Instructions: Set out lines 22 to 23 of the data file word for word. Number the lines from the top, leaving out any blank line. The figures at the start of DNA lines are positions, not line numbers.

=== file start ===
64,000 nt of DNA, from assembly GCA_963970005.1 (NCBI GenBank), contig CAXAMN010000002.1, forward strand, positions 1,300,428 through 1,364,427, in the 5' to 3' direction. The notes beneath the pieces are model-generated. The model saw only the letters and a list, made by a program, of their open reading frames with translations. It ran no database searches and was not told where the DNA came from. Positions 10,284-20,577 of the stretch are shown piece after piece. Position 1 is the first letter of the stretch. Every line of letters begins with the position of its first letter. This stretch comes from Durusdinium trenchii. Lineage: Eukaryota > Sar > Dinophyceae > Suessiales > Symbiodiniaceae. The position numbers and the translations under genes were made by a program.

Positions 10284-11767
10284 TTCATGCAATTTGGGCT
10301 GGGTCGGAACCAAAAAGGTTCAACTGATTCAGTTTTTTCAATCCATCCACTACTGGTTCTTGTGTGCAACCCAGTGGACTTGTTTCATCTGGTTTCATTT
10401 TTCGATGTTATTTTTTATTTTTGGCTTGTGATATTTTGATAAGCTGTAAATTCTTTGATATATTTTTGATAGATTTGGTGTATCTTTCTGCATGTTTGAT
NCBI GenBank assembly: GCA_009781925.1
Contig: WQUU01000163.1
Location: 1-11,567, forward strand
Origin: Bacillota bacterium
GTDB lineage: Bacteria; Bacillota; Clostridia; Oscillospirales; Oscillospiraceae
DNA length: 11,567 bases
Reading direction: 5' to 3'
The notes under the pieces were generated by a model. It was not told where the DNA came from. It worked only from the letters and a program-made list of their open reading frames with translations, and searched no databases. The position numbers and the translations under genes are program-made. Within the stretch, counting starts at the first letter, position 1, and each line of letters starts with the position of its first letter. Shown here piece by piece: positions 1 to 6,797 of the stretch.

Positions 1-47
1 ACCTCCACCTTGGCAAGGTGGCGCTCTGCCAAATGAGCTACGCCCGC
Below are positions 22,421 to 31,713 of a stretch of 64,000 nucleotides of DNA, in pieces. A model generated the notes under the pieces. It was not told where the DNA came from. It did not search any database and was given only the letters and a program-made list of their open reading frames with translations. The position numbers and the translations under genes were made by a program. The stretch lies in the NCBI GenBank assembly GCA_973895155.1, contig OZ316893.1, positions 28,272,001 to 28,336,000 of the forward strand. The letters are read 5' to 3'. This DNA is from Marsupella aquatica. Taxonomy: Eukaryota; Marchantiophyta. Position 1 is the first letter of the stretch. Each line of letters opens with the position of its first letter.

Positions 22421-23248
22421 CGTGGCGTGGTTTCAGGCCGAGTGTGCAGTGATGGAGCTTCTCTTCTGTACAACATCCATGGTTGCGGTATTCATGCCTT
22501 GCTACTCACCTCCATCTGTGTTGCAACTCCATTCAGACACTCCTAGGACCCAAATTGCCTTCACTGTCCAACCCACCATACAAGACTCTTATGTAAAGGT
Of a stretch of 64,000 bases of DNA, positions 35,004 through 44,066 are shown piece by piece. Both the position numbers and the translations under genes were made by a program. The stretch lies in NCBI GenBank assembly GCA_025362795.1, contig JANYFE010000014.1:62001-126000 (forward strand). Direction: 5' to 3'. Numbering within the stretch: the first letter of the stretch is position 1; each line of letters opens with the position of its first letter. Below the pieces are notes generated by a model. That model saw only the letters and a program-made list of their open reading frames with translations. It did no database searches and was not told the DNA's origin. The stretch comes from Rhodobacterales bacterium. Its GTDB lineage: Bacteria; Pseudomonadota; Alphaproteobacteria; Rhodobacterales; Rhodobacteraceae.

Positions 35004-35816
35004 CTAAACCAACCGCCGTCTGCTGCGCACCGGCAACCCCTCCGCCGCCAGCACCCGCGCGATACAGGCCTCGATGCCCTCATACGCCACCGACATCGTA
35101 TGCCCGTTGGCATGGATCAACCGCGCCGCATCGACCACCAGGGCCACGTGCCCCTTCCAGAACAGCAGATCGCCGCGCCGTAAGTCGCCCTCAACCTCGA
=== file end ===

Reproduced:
35004 CTAAACCAACCGCCGTCTGCTGCGCACCGGCAACCCCTCCGCCGCCAGCACCCGCGCGATACAGGCCTCGATGCCCTCATACGCCACCGACATCGTA
35101 TGCCCGTTGGCATGGATCAACCGCGCCGCATCGACCACCAGGGCCACGTGCCCCTTCCAGAACAGCAGATCGCCGCGCCGTAAGTCGCCCTCAACCTCGA